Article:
What’s the point in an Isa? This is a regular grumble as savings rates are now so low that earning 1 per cent would be a big deal. But wouldn’t you rather have all of a small amount instead of a small amount minus tax? And if you are investing, an Isa makes a lot of sense – embracing your gains and dividends in a nice tax-free wrapper. On this week’s podcast, Georgie Frost, Lee Boyce and Simon Lambert talk Isas: from the classics, cash and stocks and shares, to the upstarts the lifetime and junior strands. The team discuss why an Isa is worth having, even a cash one when the personal savings allowance exists and rates are rubbish. And Simon gives his quick guide to investing easily in an Isa, with a whistle-stop tour through the ‘why, how and what’ that could help you grow your wealth long-term. The team also discuss whether a lifetime Isa is worth having and whether a junior Isa or a slice of your own is the best place to save for children. And finally, if you’d like to both turn a profit and make your money do some good, what about ethical investing? Is the ESG label (environmental, social and governance) just a marketing ruse and how ethical are these funds? We run through the spectrum of investments that try to be ethical and give some ideas on what might fit the bill.
Is the economy primed to bounce back? That might sound like a strange question when you’ve just had the news that UK GDP fell by 2.9 per cent in one month, but January’s lockdown slump was nowhere near as deep as expected. It seems that despite a tough lockdown being imposed, shops and big chunks of the economy being shut and schools being closed, the UK has adapted to restrictions better than thought when it comes to doing business. On this week’s podcast, Georgie Frost, Jayna Rana and Simon Lambert discuss the prospects for recovery and also the businesses that have pivoted and started-up over the lockdown year. While economies have suffered, stock markets have rebounded strongly – and in the case of the US and its growth star stocks, repeatedly surpassed previous record highs. That’s been good news for UK investors backing the growth story, particularly the legions of savers with money in the giant Scottish Mortgage investment trust. But a growth stock wobble in the US has sent Scottish Mortgage sliding – with the trust down 27 per cent at one point on its January peak – followed by a rapid bounce back to erase some of those losses. Should investors be worried or is it a buying opportunity – and what is the one key investing lesson that Simon says this highlights? Also on this week’s show, the mortgage that lets you fix for life – bringing potentially a 40-year fixed rate until 2061. And finally, would you buy your local pub to rescue it from the threat of closure? If the answer’s ‘yes’ then there’s some good news: Rishi Sunak wants to help you.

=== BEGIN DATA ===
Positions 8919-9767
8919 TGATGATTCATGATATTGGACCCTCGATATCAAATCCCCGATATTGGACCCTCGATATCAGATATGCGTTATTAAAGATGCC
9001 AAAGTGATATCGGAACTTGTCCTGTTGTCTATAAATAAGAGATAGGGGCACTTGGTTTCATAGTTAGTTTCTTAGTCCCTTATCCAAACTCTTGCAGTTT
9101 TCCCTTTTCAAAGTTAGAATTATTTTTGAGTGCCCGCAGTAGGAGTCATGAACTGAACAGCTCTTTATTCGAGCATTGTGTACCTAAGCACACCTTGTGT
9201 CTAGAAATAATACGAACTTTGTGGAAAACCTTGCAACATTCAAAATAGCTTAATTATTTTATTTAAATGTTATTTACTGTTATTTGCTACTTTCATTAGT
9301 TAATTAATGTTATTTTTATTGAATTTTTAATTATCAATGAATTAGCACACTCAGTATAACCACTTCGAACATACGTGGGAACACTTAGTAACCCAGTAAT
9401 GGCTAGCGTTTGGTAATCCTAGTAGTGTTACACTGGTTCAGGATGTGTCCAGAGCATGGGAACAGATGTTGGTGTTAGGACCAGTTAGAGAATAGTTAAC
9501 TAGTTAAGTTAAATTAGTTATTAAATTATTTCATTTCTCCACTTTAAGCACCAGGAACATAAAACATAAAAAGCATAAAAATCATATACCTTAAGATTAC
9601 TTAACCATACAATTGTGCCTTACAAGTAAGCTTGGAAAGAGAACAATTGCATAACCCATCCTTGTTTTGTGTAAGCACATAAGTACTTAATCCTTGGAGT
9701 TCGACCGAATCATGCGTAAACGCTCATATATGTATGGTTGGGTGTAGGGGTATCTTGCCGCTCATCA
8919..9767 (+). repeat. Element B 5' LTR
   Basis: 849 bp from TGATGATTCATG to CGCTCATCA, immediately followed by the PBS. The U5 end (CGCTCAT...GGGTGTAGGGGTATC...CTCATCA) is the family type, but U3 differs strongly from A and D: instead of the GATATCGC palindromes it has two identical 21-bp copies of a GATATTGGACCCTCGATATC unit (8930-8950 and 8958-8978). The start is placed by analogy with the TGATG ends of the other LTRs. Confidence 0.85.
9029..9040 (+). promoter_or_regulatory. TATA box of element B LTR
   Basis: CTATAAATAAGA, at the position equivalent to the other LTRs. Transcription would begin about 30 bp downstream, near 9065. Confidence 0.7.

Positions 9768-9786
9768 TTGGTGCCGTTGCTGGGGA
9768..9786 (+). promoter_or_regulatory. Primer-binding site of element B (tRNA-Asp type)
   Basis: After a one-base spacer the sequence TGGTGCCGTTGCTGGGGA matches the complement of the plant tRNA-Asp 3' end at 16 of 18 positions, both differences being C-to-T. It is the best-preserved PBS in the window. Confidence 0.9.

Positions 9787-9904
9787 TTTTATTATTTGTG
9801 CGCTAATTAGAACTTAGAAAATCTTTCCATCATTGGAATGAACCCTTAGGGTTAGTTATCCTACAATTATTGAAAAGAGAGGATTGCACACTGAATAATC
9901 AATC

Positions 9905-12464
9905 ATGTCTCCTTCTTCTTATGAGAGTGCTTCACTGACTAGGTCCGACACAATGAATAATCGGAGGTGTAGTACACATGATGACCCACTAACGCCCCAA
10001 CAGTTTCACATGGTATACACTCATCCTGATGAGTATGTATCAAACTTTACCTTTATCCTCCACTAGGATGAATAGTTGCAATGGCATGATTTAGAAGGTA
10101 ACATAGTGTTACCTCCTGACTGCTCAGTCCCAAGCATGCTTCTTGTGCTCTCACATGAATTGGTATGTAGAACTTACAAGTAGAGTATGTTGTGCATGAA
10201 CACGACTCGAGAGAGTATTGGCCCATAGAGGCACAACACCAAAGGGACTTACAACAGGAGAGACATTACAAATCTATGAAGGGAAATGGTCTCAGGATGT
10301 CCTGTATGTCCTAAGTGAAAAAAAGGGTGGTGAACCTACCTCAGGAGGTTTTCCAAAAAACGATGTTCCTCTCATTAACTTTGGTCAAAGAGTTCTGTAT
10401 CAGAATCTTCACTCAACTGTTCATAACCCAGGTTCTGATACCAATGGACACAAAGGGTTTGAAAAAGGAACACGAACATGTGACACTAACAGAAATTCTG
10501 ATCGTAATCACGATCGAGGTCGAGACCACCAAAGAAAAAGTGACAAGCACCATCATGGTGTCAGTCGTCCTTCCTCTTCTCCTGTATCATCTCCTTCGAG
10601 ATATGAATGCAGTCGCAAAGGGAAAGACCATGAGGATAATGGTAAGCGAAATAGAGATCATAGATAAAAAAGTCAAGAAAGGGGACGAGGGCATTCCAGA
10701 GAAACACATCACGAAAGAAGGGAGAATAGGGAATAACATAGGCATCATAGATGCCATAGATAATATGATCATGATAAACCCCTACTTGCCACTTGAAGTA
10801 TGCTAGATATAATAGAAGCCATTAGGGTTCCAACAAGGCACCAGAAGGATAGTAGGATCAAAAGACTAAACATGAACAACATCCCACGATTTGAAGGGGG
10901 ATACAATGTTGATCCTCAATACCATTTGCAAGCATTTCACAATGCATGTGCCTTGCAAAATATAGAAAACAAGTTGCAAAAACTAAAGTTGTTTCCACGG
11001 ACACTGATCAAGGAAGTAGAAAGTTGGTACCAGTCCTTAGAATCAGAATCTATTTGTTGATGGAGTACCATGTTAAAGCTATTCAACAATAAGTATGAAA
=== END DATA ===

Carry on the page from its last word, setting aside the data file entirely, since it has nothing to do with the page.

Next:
The Budget this week was notable for two things: Firstly, The Chancellor decided to delay settling the coronavirus bill to another day and, secondly, the true scale of the women's underpaid state pension scandal was laid bare at £3billion. The collossal short-changing of married women on their state pensions was uncovered by This is Money columnist Steve Webb and journalist Tanya Jefferies just over a year ago. Their investigations, campaigning and tenacity has paid off and now women affected should get what they are owed - to the tune of an astonishing £3billion, according to Budget documents. Tanya joins Georgie Frost, Lee Boyce and Simon Lambert to explain the issue on this week's podcast, as the team also trawl through the Budget to explain what it means for people. One day Britain might have to try to balance the books and pay the bill for the coronavirus rescue, but that day didn't arrive with the Budget. The Chancellor Rishi Sunak openly indulged in some stealth taxation by freezing personal allowances and income tax thresholds in the future and said corporation tax would rise, but kept the cash flowing to aid economic recovery. Furlough was extended, there will be an encore at the stamp duty holiday party, the business investment of Eat Out to Help Out was launched, and a new 5% deposit mortgage scheme has been launched (without being called Help-to-anything, so that's something at least). The self-employed also got some more help, with new entrepreneurs getting assistance, but bizarrely those who previously earned more than £50,000 as sole traders and paid lots of tax are still left out in the cold. The tax burden is set to rise but this was no austerity Budget and Britain's debt and deficit are scarily big. So will Rishi's third Budget in a year be what Britain's economy needs to achieve escape velocity as lockdown eases (and hopefully never comes back)?